Within the hierarchical view, selectable levels of simulation detail may be provided. The high level element may be provided with a visual characteristic that distinguishes that high level element from another high level element that is a different type of high level element. For example, the high level element may be provided with a visual characteristic that indicates that the high level element is an active element in the simulation. For example, an active element may be an element currently undergoing an action within the simulation, such as processing a data packet

In one embodiment, a first simulation trace may be depicted and stored as the high level element. Thereafter, a change may be received in the modeled network behavior from a user and the network may be simulated based on the changed network behavior. A second simulation trace may thereafter be created based on the simulation of the changed network behavior. The UI may provide a comparison of the first simulation trace to the second simulation trace. A visual indication may be provided of a difference between the first and second simulation traces.

The high and low level elements may be updated dynamically as the simulation progresses. A selection of a particular high level element may result in a display of a further low level element based the selected high level element. A low level breakpoint may be conditioned in the simulation based on a high level characteristic present at some point in the simulation. In an alternate embodiment, in response to a high level breakpoint in the simulation, the UI may depict the low level element based on a portion of the simulation present at a time of the high level breakpoint. In one embodiment, an integrated command line structure is provided wherein both high and low level commands may be entered within a single command line.

BRIEF DESCRIPTION OF THE DRAWINGS

The invention is explained in further detail, and by way of example, with reference to the accompanying drawings wherein:

FIG. 1 shows a high level hierarchical view provided in accordance with an embodiment of the present system;

FIG. 2 shows a portion of a UI that depicts low level elements in accordance with an embodiment of the present system;

FIG. 3 shows a portion of a UI that may be provided combining high level elements and low level elements within the UI in accordance with an embodiment of the present system;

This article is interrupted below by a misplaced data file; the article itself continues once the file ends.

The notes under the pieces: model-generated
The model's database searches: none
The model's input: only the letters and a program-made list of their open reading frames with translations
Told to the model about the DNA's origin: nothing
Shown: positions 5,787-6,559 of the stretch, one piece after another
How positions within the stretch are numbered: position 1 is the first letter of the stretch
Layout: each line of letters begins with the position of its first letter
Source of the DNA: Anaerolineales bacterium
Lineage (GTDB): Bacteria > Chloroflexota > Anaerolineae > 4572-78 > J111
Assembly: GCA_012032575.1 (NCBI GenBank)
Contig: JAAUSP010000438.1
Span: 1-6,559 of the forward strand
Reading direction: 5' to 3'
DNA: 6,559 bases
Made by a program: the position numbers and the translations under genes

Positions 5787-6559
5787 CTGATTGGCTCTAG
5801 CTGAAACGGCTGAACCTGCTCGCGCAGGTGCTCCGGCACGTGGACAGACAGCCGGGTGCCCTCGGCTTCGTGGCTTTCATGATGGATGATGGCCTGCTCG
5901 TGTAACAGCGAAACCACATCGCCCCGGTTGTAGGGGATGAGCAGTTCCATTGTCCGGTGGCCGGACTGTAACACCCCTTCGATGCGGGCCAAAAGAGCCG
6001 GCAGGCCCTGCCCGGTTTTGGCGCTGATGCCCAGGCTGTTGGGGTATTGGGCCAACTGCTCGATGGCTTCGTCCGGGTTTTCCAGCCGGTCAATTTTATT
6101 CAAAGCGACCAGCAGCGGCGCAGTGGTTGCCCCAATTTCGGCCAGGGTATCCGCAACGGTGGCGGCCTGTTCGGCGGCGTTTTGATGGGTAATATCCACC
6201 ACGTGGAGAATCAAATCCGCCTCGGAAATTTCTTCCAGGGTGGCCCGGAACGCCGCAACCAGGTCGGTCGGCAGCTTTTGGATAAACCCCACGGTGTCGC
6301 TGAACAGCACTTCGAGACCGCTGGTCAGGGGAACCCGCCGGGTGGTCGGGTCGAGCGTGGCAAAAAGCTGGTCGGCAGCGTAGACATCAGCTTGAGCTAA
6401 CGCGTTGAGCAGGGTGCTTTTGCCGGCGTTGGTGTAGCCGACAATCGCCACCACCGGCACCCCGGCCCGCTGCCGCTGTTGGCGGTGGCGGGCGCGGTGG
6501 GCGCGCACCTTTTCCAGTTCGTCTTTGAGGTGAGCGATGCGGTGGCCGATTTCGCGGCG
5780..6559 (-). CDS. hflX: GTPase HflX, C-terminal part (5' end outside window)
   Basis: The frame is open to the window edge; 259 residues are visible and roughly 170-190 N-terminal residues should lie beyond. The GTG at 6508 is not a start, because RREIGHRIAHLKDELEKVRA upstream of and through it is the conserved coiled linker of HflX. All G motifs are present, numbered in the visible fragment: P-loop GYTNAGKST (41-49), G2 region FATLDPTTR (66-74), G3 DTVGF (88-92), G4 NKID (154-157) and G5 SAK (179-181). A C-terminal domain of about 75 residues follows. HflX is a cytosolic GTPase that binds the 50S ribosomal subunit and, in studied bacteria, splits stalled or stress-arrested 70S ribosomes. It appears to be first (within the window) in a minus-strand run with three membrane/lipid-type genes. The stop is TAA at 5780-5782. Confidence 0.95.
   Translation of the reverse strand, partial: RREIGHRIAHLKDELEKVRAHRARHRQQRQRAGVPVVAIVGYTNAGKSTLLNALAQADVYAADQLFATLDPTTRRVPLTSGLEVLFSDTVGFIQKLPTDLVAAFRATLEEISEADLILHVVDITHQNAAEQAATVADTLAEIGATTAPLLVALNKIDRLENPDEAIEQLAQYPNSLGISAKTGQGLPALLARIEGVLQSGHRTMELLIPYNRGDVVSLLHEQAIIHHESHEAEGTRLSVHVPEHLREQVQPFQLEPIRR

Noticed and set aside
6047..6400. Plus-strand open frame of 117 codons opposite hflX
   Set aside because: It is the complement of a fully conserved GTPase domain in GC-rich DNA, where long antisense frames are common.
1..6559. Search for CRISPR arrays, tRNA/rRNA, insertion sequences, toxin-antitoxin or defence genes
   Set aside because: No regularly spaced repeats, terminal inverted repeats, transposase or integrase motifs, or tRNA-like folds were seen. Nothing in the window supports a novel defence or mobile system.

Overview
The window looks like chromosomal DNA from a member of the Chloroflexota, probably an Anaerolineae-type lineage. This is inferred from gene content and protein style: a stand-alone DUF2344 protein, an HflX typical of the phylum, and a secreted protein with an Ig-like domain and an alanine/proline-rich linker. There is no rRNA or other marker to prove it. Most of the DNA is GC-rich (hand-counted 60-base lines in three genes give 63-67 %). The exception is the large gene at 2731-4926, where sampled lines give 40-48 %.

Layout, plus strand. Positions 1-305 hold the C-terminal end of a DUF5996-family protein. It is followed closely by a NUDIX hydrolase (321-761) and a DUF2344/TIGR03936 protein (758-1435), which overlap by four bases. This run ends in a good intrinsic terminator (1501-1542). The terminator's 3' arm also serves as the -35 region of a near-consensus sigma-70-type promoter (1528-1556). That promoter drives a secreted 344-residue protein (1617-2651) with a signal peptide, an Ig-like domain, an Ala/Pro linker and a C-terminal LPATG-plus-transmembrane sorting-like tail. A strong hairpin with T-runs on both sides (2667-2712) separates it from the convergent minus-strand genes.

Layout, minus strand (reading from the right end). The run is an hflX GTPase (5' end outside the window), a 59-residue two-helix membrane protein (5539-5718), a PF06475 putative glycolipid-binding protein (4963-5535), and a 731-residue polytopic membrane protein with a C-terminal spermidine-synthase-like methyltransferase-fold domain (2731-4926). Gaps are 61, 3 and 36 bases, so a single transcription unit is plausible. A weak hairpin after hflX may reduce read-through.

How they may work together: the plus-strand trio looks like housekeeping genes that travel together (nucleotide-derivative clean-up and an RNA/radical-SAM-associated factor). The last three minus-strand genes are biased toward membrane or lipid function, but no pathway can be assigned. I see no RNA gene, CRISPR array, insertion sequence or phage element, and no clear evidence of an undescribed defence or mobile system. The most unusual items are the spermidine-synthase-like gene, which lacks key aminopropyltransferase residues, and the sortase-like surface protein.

FIG. 4 shows a UI in accordance with an embodiment of the present system that may operate as an integrated front end for a high level debugger and may be operated to step through simulation events and display simulation components;

FIG. 5 shows a portion of a UI that may be provided combining high level elements and low level elements within the UI in accordance with an embodiment of the present system;

FIG. 6 shows a portion of a UI that may be provided combining high level elements and low level elements within the UI in accordance with a further embodiment of the present system;

FIG. 7 illustrates how a combination of high and low level information may be combined into a UI in accordance with the present system;

FIG. 8 shows a composite view of a GUI in accordance with an embodiment of the present system; and

FIG. 9 shows a device in accordance with an embodiment of the present system.

DETAILED DESCRIPTION

The following are descriptions of illustrative embodiments that when taken in conjunction with the following drawings will demonstrate the above noted features and advantages, as well as further ones. In the following description, for purposes of explanation rather than limitation, illustrative details are set forth such as architecture, interfaces, techniques, etc. However, it will be apparent to those of ordinary skill in the art that other embodiments that depart from these details would still be understood to be within the scope of the appended claims. Moreover, for the purpose of clarity, detailed descriptions of well-known devices, circuits, and methods are omitted so as not to obscure the description of the present system.

It should be expressly understood that the drawings are included for illustrative purposes and do not represent the scope of the present system. In the accompanying drawings, like reference numbers in different drawings may designate similar elements. The present system may depict different portions of a simulation including components being simulated, processes, sub-processes, variables, stack data, states of components, etc., all of which may be depicted in various portions of the system in accordance with the present system. Accordingly, for purposes of simplifying a description, the term “element” as utilized herein is intended to include all of the above and other related portions of a simulation that may be advantageously displayed unless explicitly or implicitly stated otherwise.

The system and method described herein address problems in prior art systems. In accordance with the present system, event level and source level debugging tools and information are provided within a user interface (UI). The UI may be provided by an application running on a computer. The visual environment is displayed by the computer on a display device and a user is typically provided with an input device to influence events or images depicted on the display. UI's present visual images which describe various visual metaphors of an operating system, an application, etc. implemented on the computer.